With Lens Corrections Turned Off (Corner)
Chromatic Aberration Summary
With lens corrections turned on the 100-400 shows barely any signs of color fringing. Turn off the corrections and a very small amount is visible.
With the 70-200 + 2x color fringing is visible with corrections turned on, turn them off and this becomes even more visible which definitely has an impact on image sharpness when shooting high contrast images.
The Sony 100-400 claims an easy win here.
Distortion refers to a lens’s ability to represent straight lines as straight lines. Telephoto lenses like the 100-400 and 70-200 are generally more prone to pincushion distortion.
Here’s a comparison between both lenses at 400mm with lens corrections turned off and on.
With Lens Corrections Turned Off
With Lens Corrections Turned On
With lens corrections turned off both lenses are display signs of pincushion but the 70-200 + 2x fairs better here than the 100-400.
With corrections turned on any visible pin cushion distortion is corrected on both lenses.
The Sony 70-200 + 2x claims the win here.
Since we all perceive color differently and many photographers will manipulate the color of their images in post, I do wonder if it’s even worth including this test. But hey ho, let’s just take a quick look at how these two lenses render color when shooting SOOC JPEG images with the Sony a7 IV.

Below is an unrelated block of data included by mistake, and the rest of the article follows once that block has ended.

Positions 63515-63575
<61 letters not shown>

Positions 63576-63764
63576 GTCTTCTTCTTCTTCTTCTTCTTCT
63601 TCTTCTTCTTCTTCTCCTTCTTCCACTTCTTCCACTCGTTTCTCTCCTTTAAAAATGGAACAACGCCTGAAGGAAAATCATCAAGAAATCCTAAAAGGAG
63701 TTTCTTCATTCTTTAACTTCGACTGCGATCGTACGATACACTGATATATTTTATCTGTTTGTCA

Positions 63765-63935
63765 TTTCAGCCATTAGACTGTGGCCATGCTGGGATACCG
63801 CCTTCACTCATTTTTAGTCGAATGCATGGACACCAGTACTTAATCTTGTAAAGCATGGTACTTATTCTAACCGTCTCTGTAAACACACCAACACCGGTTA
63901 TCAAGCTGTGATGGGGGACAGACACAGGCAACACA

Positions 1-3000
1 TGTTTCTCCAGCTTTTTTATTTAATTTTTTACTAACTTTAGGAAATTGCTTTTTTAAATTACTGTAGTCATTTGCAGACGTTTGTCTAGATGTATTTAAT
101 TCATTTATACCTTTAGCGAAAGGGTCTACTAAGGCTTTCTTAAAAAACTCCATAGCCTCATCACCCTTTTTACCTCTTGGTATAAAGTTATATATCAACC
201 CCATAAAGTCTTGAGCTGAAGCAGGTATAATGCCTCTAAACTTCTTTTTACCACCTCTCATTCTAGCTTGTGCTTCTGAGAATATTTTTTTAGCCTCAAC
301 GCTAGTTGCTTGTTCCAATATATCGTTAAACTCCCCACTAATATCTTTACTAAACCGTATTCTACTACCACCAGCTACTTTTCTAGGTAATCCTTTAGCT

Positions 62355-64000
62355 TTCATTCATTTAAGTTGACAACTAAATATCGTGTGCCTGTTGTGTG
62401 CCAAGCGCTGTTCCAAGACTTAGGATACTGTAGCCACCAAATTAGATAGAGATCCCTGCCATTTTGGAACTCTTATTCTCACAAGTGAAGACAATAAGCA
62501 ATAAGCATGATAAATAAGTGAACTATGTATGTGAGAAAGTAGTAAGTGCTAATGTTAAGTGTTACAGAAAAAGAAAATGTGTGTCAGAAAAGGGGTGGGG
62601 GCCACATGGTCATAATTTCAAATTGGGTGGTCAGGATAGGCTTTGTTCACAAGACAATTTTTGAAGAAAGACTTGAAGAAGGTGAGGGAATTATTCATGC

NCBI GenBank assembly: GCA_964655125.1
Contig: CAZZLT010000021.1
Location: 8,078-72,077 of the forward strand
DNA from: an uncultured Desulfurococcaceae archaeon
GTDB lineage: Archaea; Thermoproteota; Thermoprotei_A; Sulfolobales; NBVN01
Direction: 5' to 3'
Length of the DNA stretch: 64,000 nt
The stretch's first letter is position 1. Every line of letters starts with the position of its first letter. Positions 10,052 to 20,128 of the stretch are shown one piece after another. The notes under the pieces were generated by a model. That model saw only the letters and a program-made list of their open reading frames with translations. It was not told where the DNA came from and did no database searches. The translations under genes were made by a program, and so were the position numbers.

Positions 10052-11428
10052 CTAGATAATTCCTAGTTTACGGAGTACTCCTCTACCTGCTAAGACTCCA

Color Rendition Summary
I’ve stared at these two images for quite some time but struggle to see much of a difference when it comes to color rendering. Please do let me know your thoughts in the comments down below.
Such a subjective topic. Similar to color rendition in that we all perceive bokeh differently and what one likes another may not. Again, I do wonder if I should include this section. Still, here are a few images shot from f/5.6 down to f/11. You will need to click on the images to open a larger image to see the finer details.
The 70-200 features 11 aperture blades vs 9 for the 100-400, so this should give the 70-200 a slight edge when it comes to smooth and creamy bokeh.
Even at f/5.6 both lenses are more than capable of smoothing out a distracting background providing a nice separation between your subject and background. That’s providing of course you have a sufficient distance between your subject and the background. For these shots the distance was around 5 meters. To my eyes the 70-200 looks just a little smoother.
If you look at the images more closely you’ll see that both lenses produce lovely round bokeh balls in the central part of the frame.
However, you might also notice that the nice round balls turn into cat’s-eye bokeh balls just off from the center of the frame on the 100-400 at f/5.6. Whereas the 70-200 + 2x the bokeh balls remain nice and round until you get closer to the edges of the frame.
You’ll find some further real-life examples in the sample images at the end of this article.
I’ll have to give the win to the 70-200 here, but it’s certainly not a big win. Do you agree?